He said that the opposition’s pursuing of the policy of boycotting the Parliament as they do not accept the elections recognised by all relevant international stakeholders, is irresponsible.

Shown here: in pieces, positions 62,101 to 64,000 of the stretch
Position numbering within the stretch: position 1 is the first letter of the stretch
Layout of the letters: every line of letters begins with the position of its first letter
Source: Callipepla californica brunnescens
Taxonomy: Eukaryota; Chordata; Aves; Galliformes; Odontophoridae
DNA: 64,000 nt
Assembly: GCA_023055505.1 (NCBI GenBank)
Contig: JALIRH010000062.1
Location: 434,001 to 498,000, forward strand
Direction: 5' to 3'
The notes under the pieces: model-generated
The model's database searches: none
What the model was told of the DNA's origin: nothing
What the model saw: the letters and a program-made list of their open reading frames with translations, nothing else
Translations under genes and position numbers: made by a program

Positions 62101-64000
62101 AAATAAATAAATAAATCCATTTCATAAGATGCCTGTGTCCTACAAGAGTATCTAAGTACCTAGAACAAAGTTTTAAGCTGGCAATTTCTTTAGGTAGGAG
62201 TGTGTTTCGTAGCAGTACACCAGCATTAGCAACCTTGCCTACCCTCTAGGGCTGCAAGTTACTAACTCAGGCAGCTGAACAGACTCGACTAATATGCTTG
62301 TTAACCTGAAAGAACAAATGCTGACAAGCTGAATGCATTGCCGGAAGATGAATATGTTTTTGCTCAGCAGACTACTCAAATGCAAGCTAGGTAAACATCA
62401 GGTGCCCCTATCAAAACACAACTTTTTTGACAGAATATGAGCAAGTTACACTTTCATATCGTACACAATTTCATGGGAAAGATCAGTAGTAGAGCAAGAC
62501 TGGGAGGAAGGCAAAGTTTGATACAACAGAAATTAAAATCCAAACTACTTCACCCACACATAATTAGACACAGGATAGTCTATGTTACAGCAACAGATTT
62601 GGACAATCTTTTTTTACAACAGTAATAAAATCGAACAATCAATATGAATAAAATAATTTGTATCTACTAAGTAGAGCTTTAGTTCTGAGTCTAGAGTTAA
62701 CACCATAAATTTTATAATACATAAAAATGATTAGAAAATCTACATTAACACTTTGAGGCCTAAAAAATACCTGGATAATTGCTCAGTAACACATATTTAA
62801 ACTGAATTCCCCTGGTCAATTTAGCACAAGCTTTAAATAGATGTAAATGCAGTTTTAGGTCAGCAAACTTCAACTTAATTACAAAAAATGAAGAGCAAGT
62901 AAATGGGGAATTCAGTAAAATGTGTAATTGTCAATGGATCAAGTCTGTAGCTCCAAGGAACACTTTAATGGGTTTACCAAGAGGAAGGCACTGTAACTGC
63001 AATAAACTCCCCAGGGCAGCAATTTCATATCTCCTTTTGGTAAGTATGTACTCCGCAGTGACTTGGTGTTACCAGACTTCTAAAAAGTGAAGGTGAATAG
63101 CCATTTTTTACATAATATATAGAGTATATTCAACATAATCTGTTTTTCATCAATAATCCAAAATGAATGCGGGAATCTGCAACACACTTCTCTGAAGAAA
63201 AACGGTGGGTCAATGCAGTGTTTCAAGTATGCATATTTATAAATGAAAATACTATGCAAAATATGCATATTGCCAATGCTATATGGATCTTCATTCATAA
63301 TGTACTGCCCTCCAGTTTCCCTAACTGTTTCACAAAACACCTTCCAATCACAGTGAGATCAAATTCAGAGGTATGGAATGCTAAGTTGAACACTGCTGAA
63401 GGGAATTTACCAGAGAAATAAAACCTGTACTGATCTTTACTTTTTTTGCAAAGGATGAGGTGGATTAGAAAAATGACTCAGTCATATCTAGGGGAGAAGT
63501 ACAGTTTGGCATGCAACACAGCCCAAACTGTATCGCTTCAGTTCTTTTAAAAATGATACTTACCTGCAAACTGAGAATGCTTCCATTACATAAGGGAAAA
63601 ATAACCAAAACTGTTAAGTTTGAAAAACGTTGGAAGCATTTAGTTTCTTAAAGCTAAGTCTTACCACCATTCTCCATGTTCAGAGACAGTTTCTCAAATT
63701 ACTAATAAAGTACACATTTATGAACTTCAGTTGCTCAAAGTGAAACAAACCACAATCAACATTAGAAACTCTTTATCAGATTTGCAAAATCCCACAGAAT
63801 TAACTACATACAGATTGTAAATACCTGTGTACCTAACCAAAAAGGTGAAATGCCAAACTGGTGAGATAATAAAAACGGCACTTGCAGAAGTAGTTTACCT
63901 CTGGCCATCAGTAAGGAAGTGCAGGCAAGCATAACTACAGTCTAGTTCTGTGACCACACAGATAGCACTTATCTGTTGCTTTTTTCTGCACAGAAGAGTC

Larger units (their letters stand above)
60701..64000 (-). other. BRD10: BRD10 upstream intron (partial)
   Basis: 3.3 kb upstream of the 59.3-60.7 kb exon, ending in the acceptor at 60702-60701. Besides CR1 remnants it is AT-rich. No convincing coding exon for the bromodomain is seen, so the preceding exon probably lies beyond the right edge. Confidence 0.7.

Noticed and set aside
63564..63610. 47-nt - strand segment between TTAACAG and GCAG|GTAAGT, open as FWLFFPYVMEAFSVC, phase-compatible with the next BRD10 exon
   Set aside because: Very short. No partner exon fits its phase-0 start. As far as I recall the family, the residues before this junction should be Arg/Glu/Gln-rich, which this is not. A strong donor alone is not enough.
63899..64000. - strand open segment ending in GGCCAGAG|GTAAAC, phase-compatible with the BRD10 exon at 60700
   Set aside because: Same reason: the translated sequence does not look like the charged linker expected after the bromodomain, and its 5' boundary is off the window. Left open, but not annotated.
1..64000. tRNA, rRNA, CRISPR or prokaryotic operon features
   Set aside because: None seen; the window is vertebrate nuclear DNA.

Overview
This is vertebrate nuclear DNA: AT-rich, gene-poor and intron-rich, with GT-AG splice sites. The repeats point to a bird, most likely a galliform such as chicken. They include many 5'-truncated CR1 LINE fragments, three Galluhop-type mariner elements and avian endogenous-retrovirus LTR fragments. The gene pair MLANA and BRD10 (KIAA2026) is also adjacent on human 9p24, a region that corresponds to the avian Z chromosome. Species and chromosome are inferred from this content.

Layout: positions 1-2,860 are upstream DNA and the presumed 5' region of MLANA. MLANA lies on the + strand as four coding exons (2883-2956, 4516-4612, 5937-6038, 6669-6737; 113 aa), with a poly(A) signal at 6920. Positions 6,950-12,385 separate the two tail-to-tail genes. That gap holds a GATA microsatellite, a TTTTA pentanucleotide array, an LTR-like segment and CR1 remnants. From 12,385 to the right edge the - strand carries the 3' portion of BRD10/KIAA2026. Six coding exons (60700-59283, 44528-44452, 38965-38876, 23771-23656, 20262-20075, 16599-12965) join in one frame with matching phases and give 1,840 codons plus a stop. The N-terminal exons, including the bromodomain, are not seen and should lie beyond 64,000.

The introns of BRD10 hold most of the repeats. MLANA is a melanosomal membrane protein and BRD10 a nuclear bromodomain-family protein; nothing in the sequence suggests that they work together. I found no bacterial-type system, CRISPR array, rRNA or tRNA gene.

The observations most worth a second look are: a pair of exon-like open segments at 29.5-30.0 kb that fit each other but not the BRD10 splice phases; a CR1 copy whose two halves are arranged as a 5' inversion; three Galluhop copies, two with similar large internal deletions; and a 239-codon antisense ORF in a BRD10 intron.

“In that regard, I must say with regret that our national delegation is not in full composition, that is, representatives of the parliamentary opposition, who, besides this and the European Parliament, are also boycotting the national parliament as well, are not here with us today. The election result of October 2016, whose legitimacy was recognised by this Parliamentary Assembly, the OSCE/ODIHR, the European Union and the entire international community, was not accepted only by the Montenegrin opposition, which still results in their boycott of the national parliament, despite numerous calls for a return to the Parliament which it is the only place for conducting an essential political debate. Such behaviour is irresponsible and testifies to the fact that we have not learned lesions from the past. At a turning point for Europe, facing with the challenges of populism, migration, terrorism, religious radicalisation, financial crisis, and many others, the boycott of the national or this European parliament means creating a crisis of parliamentarism, endangering democracy, weakening the role of parliamentary diplomacy and the values which all the European societies are based upon. It seems that we have not learned that power should be obtained exclusively in democratic elections, that the international reputation is something that needs to be built, and that European issues should be resolved in this European institution through active presence, debate and dialogue – not through mere conditioning,” Prime Minister Duško Marković stated.